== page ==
Sea Spiders Pump Oxygen With Their Guts, Not Hearts
Most animals depend on a beating heart to pump blood and oxygen, but sea spiders do this mostly with their unusual guts, according to a new study.
“Unlike us, with our centrally located guts that are all confined to a single body cavity, the guts of sea spiders branch multiple times and sections of gut tube go down to the end of every leg,” lead author H. Arthur Woods of the University of Montana, Missoula, said in a statement.
The study, published in the U.S. journal Current Biology, found that sea spiders, which take in oxygen directly through their cuticles, use gut peristalsis to move fluids.
In fact, the human gut also uses peristalsis – waves of involuntary constriction and relaxation of muscles — to mix gut contents and move them along.
Scientists had long observed that polar species, including giant sea spiders, have larger bodies than their more temperate or tropical relatives.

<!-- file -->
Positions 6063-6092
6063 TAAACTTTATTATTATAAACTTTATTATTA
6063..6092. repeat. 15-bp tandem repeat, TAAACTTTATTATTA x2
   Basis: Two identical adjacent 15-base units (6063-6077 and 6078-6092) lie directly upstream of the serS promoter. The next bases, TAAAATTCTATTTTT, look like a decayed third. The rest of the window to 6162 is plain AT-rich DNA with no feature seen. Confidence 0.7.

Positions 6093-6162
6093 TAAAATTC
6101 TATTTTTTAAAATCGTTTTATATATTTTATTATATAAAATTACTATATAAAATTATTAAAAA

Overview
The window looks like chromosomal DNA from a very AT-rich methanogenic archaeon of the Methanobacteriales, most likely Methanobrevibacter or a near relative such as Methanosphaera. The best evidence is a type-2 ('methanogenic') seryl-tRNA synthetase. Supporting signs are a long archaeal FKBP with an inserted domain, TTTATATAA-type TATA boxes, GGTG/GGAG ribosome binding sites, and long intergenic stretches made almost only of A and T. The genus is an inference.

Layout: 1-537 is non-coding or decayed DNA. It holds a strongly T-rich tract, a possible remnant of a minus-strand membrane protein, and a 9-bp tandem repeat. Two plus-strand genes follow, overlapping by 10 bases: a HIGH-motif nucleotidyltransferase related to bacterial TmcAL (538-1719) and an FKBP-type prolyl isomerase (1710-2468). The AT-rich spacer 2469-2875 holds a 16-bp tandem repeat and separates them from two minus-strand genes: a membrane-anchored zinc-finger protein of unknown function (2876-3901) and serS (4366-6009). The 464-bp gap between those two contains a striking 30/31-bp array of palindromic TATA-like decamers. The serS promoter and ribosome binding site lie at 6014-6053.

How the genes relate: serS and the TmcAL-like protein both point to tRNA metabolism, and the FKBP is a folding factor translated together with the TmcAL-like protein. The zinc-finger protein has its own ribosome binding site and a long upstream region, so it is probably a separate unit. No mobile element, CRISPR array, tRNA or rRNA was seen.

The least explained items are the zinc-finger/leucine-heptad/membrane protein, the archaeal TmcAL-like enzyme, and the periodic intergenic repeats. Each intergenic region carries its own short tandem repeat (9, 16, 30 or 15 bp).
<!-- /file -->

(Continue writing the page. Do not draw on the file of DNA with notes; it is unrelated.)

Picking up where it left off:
One of the things that make sea spiders a great organism for study is “that they are really skinny and, using a microscope, you can see easily into their bodies,” Woods said.
In contrast, he noticed, their guts showed very strong and organized waves of peristaltic contractions, which are much more vigorous than would be needed for digestion.
It’s not clear whether the sea spiders’ space-filling guts first arose for purely digestive functions and the respiratory benefits came later or vice versa, the study said.
“Respiratory gut peristalsis may be more widespread than previously recognized,” the researchers wrote in their paper.
“Although (sea spiders) are unusual in having gut diverticula in almost all body spaces, partially space-filling guts are common in other arthropods, suggesting that guts could transport gases in these other groups.”
Please like, share and tweet this article.
Pass it on: Popular Science